US3198508 *Aug 7, 1964Aug 3, 1965Jamco IncSpacer for insertion between adjacent convolutions of a coil spring
US3273213 *Apr 13, 1964Sep 20, 1966Electrolux CorpReplacement or repair strap for extension cord and harness assembly
US3401432 *Jun 19, 1967Sep 17, 1968Baso LorisFastening device for shoes, particularly for ski and mountaineering shoes
US3404410 *Nov 30, 1966Oct 8, 1968Kunio A. SumidaShower device
US3412760 *Jan 10, 1966Nov 26, 1968Imp Eastman CorpHose assembly
US3666228 *Nov 9, 1970May 30, 1972Owens Illinois IncRefrigerator clip
US3931821 *Aug 26, 1974Jan 13, 1976Bio-Medicus, Inc.Suture bridges
US4109601 *Dec 1, 1976Aug 29, 1978Skipsaksjeselskapet SuderoyVessel for working under water
US4718085 *Oct 31, 1986Jan 5, 1988Northern Telecom LimitedTelephone cord groove and cord retaining means
US4850886 *Feb 1, 1988Jul 25, 1989Berke Joseph JPower cord decoupler and method
US5024402 *May 15, 1990Jun 18, 1991Hamel Leo FCord restraint
US5027478 *Aug 31, 1987Jul 2, 1991Suhr Robert NCoiling clamp for linear flexible material
US5036447 *Jun 29, 1990Jul 30, 1991Handi-Pac, Inc.Light stake
US5066033 *May 29, 1990Nov 19, 1991L. & B. Diversified ProductsMethod and apparatus for launching a small boat using rope retention guided
US5309604 *Mar 11, 1993May 10, 1994Merit Medical Systems, Inc.Coiling/uncoiling device for tubing
US5384972 *Mar 17, 1993Jan 31, 1995Michigan Outdoor Products, Inc.Pin lock
US5396684 *Sep 28, 1992Mar 14, 1995Yocom; Michael S.Electrical utensil cord-anchoring device
US5439109 *Dec 28, 1993Aug 8, 1995Bag-It Products Corp.Line storage device
US5502877 *Sep 9, 1993Apr 2, 1996Yocum; Michael S.Electrical utensil cord-anchoring device
US5542462 *Sep 30, 1994Aug 6, 1996Newell Operating CompanyCord release device
US5572778 *Jul 14, 1994Nov 12, 1996Stenner, Deceased; John R.Shoelace securing method
US5586655 *Jun 6, 1995Dec 24, 1996Bag-It Products Corp.Line storage device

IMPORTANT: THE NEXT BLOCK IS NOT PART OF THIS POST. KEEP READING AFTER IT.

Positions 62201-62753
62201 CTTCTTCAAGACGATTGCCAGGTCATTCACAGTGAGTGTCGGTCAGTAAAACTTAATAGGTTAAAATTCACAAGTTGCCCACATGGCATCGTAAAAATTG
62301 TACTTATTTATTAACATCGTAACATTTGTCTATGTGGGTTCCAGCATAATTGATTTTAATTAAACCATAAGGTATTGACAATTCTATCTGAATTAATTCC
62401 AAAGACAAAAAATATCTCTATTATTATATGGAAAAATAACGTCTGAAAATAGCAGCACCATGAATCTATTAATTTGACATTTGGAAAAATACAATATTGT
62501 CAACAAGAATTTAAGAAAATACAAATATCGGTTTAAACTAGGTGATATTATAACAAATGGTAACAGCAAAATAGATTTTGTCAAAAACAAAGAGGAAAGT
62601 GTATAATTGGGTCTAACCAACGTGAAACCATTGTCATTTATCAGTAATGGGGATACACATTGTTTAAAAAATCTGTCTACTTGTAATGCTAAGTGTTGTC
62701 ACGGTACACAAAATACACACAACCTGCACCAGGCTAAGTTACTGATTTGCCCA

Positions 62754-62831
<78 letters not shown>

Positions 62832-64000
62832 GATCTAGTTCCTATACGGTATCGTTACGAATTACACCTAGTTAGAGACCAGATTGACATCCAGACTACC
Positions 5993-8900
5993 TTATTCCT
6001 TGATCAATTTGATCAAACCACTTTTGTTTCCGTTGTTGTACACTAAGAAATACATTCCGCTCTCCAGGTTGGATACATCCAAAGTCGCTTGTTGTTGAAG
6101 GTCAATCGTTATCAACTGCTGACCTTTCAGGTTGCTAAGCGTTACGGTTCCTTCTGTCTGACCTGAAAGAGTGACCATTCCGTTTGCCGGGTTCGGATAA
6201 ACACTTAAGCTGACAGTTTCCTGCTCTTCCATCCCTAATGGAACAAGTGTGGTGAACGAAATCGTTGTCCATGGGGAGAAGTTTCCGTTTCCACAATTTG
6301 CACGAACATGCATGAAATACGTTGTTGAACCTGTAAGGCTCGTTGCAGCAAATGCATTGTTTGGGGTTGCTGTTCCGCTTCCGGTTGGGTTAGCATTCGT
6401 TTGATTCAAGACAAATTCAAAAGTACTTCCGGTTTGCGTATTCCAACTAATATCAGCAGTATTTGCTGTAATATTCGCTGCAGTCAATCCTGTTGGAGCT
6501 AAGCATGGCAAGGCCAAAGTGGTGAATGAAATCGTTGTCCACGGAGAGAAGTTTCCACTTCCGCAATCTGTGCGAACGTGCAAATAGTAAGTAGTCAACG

US5922997 *May 5, 1997Jul 13, 19993Com Corp.Apparatus and method for routing cables
US5949027 *Jun 16, 1997Sep 7, 1999Dayna CommunicationsCable management ring
US6189187Sep 27, 1999Feb 20, 2001John J. WilliamsClip for holding a pair of elongated member portions
US6461190Oct 13, 2000Oct 8, 2002AlcatelConnector for an electrical appliance, and a charger comprising such a connector
US7143708 *Jan 13, 2006Dec 5, 2006Cimino William JBoat fender mounting device
US7207532 *Oct 9, 2003Apr 24, 2007Roberts Jeffrey ABoom stand
US20060196986 *Feb 14, 2006Sep 7, 2006Gremco Inc.Umbilical retraction apparatus
US20090094799 *Sep 30, 2008Apr 16, 2009Ashel Aaron LDevice for retaining and supporting flexible elongated bodies
US20100212120 *Oct 16, 2009Aug 26, 2010Leblanc Robert SReleasable clip for a shade
US20120285740 *May 10, 2011Nov 15, 2012Tyco Electronics CorporationCable assembly
US20130048341 *Aug 17, 2012Feb 28, 2013Robert WalderMagnetic cable management system
US20160066076 *Jul 8, 2015Mar 3, 2016Theodore SchattEar-Bud Storage
USD737797 *Aug 8, 2014Sep 1, 2015Kelly D. RoggenkampOrganizer for a listening device
CN102324714A *Sep 27, 2011Jan 18, 2012无锡圣丰减震器有限公司Cable clamp
CN102324714BSep 27, 2011Jan 15, 2014无锡圣丰减震器有限公司Cable clamp
CN104163735A *Mar 17, 2014Nov 26, 2014世光化学工业株式会社soluble particle sulphur fertilizer and manufacture method for the same
DE102007001981A1 *Jan 8, 2007Jul 10, 2008Carl Freudenberg KgBefestigungselement
DE202005019296U1 *Dec 10, 2005Apr 19, 2007Vorwerk & Co. Interholding GmbhHaushalts-Elektrogerät, insbesondere Elektro-Staubsauger mit einem Elektrokabelanschluss
EP1096615A1 *Oct 5, 2000May 2, 2001AlcatelConnector for an electrical apparatus and charger having such a connector
U.S. Classification24/130, 439/501, 174/135, 174/40.0CC, 15/DIG.100, 24/129.00D, 24/326, 15/323, 248/51, 256/10
International ClassificationH01R13/72
Cooperative ClassificationH01R13/72, Y10S15/10
European ClassificationH01R13/72